Addicted to Emotion and Trauma
After writing my last blog, ‘your imagination is your greatest gift,’ some of my non-writing friends considered the authenticity of my words, and asked me exactly how much of the scene I felt.
‘All of it,’ I said.
Their surprise was obvious. For some reason they considered a writers life to be boring. They couldn’t be further from the truth.
Whether my character is in a love scene or an abusive scene, I feel her emotions. Otherwise, how would I be able to adequately portray the scene?’ Each time I write I go on a journey and lose sense of the real world, completely and utterly. I have never considered what I do to be a gift, but if it allows me during trying times to forget what is going on in my life, then maybe it is just that.
This ability did not come the instant I started to write. During the early days, I would spend hours learning my craft, and struggling with the construction of sentences and grammar, as well as pondering the structure of the story. Do the words flow, have I used too many adverbs, have I followed the philosophy of show and tell adequately? Once writing came naturally and I didn’t have to think about it, that’s when I started to enjoy this fantasy world.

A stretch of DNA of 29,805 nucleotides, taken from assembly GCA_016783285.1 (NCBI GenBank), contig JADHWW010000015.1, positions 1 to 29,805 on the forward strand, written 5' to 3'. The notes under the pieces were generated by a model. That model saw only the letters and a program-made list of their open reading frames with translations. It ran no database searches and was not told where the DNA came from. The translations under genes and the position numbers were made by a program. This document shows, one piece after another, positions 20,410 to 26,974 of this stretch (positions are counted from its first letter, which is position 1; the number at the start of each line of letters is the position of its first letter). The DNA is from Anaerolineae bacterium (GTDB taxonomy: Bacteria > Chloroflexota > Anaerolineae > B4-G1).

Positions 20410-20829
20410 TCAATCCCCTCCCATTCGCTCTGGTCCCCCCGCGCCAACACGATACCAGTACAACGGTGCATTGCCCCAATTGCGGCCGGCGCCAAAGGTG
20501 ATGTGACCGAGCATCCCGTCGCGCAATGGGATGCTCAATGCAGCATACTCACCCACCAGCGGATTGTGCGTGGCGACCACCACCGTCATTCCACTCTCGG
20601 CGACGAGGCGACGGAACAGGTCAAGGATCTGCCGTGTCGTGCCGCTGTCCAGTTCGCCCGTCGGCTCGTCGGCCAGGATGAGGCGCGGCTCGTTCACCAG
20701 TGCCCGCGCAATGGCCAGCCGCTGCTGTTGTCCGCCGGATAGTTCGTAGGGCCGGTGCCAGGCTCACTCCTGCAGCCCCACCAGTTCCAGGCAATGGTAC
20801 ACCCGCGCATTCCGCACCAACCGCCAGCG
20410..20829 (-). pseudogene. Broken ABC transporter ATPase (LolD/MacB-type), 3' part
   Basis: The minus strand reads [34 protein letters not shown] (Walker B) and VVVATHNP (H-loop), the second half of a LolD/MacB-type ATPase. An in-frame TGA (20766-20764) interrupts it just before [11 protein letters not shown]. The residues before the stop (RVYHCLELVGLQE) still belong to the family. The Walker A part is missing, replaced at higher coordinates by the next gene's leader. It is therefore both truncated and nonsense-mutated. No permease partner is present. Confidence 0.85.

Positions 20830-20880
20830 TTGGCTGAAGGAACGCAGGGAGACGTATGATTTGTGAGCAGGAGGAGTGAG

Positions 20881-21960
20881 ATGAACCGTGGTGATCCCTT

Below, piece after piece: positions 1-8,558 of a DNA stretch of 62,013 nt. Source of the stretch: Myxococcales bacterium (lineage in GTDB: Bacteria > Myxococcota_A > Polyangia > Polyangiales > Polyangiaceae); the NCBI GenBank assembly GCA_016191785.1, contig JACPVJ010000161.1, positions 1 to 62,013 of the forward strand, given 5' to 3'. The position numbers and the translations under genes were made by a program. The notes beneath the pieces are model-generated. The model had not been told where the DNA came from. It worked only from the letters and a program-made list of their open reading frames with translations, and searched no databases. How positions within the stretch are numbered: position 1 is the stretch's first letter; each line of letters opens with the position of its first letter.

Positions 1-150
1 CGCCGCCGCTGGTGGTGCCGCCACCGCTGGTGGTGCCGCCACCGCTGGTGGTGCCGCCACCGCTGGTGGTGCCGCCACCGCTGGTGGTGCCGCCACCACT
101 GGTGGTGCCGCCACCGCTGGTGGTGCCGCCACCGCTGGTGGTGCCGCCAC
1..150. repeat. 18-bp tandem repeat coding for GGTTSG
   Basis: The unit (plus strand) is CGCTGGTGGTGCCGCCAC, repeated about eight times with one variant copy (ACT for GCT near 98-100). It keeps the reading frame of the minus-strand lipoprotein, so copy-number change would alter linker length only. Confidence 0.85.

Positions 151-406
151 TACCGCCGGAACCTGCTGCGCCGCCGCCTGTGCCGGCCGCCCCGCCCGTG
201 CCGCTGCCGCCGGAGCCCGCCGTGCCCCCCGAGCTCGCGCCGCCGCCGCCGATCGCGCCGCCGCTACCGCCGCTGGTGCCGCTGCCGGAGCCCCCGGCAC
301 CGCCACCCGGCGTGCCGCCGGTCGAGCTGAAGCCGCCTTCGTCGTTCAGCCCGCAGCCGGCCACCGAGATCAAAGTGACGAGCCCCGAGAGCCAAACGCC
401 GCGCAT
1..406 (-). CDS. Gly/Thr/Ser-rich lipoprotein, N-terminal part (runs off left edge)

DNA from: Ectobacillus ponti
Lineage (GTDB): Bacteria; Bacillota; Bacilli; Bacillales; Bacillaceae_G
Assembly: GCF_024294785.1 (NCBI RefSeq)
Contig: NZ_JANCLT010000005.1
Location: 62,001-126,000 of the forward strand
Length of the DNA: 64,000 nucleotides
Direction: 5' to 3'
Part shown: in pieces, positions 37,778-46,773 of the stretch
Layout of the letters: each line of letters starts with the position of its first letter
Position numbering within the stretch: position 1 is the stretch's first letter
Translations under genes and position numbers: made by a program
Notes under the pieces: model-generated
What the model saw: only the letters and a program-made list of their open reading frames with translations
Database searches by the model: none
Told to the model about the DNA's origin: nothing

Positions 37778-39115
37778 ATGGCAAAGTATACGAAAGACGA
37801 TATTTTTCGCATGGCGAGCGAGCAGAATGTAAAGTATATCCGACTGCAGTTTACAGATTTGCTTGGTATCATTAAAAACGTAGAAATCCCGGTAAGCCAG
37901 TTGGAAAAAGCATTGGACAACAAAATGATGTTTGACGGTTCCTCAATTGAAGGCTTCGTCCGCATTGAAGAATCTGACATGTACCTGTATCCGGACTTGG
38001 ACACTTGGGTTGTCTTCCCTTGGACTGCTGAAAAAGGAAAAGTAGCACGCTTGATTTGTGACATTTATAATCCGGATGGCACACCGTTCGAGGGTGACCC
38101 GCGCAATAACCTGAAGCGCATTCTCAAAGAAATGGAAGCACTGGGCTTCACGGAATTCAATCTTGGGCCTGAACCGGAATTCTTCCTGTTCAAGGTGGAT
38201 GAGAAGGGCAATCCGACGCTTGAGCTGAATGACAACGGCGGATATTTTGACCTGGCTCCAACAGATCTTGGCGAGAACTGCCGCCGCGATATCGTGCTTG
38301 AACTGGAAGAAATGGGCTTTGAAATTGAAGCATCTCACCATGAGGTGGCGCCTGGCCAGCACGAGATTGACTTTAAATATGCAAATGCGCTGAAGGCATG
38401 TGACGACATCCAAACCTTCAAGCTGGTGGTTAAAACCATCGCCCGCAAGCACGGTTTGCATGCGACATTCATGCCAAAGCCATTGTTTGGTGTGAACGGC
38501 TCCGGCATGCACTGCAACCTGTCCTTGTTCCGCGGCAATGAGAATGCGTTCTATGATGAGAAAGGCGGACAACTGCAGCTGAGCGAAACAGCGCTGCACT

It’s like driving a car. Whilst you are learning, everything you do, from changing gears to watching for road signs, is an effort. When you are proficient, you don’t think of any of those things, it happens automatically. That’s when you enjoy the speed and the power of the car.
Writing is a drug, and more than anything, I love to put myself into traumatic situations and ponder how I would feel and how I would react in such instances. What kind of person does that make me? Similarly, what kind of people are writers of horror? Are they deranged? Sadists? Adrenaline Junkies? More on this later. All for now . . .